There are even a few instances where the authors manufacture assertions by inferral that were never made by Brown or any of his characters. Half way through this book, I got the distinct impression that neither Garlow or Jones (nor their editor) ever actually read Browns fictional works.

This is one of those rare books where I was relieved to finally have finished it. There is no vice in the spirited defense of ones faith through the presentation of facts in support of rational argument. Unfortunately, this book is very light on facts, and frequently resorts to emotional arguments. The Gospels tell us that Jesus himself debated with authority found in a thorough knowledge of the law, and was skilled in avoiding rhetorical traps. Garlow and Jones do the opposite: they count on the unfamiliarity and uncertainty of the general population, and frequently employ rhetorical traps. Anyone seeking to be Christ-like, and defend their faith, would do well to not rely on this book.
Let's act like we have something to hide!  Nov 28, 2006
What does it mean when someone gets excessively-defensive?
It doesn't express that they have peace or comfort with themselves.

Writing sludge like this just fuels the fire - that I suppose they are trying to put out. If .. there .. WAS .. ever .. a .. fire.
Countering the "Da Vinci Code" Anti-Christian Bigotry  Jun 27, 2006
Garlow and Jones soundly refute the charge that the church was and is antisex. But then again, this is an age-old trumped-up charge, going back to ancient pagan Rome, and still leveled against those who do not agree with the hedonistic and libertinistic practices of the accusers. The same holds for those who accuse the church of being sexist or misogynist (anti-woman), as the Da Vinci Code does. It is routine for feminists to call anyone sexist or misogynist who has the temerity to disagree with their ideology or their policies.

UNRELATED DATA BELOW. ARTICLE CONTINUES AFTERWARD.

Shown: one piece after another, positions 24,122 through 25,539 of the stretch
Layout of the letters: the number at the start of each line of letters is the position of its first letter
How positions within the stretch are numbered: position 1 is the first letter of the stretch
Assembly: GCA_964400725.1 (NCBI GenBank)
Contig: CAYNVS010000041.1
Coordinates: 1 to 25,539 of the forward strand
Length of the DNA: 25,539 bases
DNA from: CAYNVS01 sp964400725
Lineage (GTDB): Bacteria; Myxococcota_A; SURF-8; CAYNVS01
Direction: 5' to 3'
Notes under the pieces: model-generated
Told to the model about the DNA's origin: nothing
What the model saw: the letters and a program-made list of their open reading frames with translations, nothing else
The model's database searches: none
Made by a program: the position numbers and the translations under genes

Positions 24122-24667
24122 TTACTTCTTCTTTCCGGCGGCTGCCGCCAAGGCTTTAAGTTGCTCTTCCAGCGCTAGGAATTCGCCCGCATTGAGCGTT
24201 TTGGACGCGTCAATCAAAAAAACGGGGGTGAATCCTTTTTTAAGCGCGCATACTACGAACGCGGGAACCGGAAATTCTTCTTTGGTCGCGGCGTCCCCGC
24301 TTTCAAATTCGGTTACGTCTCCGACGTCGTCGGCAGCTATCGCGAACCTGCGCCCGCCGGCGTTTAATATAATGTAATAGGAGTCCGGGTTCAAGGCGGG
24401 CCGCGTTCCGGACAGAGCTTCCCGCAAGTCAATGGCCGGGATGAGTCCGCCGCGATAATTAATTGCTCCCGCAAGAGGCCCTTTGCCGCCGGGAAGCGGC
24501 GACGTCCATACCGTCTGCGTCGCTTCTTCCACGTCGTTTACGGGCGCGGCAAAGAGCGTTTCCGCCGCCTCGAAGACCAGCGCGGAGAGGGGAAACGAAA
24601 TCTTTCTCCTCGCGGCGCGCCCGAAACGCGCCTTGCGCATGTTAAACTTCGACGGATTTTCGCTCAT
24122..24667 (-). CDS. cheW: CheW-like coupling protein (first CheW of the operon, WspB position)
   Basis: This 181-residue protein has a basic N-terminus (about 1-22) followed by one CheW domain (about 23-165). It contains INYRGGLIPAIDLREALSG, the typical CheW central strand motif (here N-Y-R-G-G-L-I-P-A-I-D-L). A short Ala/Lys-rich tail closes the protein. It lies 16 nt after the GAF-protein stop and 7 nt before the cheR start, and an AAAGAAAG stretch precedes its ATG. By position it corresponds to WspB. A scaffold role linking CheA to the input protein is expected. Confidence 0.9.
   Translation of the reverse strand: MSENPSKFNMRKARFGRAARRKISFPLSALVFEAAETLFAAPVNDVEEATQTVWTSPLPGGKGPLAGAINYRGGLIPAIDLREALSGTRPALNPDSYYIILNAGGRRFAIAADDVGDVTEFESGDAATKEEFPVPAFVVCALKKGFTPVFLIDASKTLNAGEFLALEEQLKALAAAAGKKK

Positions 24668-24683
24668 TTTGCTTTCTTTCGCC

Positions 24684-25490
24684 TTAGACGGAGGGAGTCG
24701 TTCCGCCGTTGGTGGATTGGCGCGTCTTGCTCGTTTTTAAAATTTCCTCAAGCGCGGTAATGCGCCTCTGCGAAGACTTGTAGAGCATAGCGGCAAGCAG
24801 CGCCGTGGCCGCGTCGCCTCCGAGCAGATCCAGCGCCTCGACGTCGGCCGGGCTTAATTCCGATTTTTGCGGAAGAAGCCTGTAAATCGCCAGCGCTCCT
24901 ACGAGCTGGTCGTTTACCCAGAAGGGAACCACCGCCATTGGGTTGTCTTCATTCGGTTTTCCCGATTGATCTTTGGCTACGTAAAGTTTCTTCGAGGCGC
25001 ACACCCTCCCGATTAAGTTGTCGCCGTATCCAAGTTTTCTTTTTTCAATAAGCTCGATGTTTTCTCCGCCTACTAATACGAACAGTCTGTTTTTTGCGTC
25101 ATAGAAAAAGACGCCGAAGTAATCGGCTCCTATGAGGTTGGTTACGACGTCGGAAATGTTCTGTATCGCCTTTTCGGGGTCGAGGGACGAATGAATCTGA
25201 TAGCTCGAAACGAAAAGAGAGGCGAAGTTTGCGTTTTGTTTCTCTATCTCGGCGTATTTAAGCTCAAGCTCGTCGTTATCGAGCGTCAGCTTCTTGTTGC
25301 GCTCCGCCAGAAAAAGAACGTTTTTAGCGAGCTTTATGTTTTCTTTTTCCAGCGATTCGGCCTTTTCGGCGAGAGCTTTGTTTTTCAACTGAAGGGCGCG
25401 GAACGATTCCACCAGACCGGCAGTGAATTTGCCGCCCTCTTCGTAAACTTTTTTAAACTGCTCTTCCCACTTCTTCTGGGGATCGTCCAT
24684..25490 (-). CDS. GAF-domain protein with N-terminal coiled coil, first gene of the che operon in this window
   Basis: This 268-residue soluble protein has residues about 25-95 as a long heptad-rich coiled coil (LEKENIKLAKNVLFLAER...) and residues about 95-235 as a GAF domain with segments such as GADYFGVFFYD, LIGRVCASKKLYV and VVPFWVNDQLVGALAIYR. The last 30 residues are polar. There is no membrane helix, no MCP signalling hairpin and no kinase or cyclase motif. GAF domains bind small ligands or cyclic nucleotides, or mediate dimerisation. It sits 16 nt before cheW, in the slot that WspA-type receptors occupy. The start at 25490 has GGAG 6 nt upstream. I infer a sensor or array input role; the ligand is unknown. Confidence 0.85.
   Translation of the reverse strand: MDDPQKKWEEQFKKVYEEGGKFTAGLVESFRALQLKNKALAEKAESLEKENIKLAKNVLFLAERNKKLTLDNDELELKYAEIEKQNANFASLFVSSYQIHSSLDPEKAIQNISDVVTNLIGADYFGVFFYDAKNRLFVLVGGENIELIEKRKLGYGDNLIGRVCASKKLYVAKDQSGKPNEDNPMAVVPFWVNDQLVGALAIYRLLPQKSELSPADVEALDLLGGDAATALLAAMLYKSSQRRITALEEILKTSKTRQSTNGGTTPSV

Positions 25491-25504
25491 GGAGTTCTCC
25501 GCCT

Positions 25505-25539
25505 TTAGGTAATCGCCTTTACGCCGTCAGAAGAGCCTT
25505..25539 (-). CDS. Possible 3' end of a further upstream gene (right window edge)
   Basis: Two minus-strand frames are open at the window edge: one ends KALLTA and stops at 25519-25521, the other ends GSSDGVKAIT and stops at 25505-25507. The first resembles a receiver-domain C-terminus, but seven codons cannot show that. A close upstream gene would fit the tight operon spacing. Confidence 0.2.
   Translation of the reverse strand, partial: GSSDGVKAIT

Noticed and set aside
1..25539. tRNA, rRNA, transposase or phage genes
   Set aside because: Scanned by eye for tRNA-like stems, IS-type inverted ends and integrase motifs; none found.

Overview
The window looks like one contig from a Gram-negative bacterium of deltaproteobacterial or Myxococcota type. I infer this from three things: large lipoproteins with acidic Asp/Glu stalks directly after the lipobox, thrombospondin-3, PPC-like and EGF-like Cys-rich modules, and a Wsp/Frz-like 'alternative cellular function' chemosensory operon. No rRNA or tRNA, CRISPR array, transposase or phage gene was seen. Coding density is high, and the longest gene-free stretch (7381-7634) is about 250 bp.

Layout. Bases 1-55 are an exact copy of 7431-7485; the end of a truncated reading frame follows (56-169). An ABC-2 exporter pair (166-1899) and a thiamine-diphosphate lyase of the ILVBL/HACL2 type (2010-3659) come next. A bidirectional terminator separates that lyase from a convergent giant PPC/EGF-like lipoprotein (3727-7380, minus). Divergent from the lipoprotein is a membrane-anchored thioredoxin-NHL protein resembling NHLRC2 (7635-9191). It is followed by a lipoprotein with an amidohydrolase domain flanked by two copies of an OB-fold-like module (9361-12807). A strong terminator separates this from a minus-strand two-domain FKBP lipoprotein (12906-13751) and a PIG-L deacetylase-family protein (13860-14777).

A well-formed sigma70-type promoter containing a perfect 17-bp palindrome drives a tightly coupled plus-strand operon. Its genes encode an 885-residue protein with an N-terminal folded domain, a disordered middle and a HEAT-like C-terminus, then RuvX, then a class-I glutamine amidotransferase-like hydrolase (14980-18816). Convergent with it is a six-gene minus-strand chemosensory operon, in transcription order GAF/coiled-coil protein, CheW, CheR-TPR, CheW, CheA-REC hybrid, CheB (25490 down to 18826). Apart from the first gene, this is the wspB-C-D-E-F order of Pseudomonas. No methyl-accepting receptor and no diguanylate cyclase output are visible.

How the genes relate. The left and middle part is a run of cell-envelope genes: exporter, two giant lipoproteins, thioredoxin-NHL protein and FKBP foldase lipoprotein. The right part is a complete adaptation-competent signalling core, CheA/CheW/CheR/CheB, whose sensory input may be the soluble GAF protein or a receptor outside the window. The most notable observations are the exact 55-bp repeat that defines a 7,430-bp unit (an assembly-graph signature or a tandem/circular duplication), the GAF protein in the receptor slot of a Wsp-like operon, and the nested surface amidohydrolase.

Garlow and Jones show that there was no such thing as a matriarchial society. They also expose the irony of the fact that the Da Vinci Code presents the Gnostic writings in a positive light even though Gnostic writings contain obvious misogyny!

Garlow and Jones elaborate on the persecution of witches. It turns out that most instances of such persecution were instigated by secular rather than religious authorities. What's more, witch-baiting is a great exaggeration. The number of victims was quite small--perhaps 50,000 witches executed over a long period of time, certainly not millions. What Garlow and Jones do not mention is the fact that the persecution of others by the Christian church is dwarfed by the persecution of others by atheists. The hundreds of thousands of victims sent to the guillotine by the Jacobins during the French Revolution and the tens of millions of innocent people murdered by the atheistic Communists come to mind.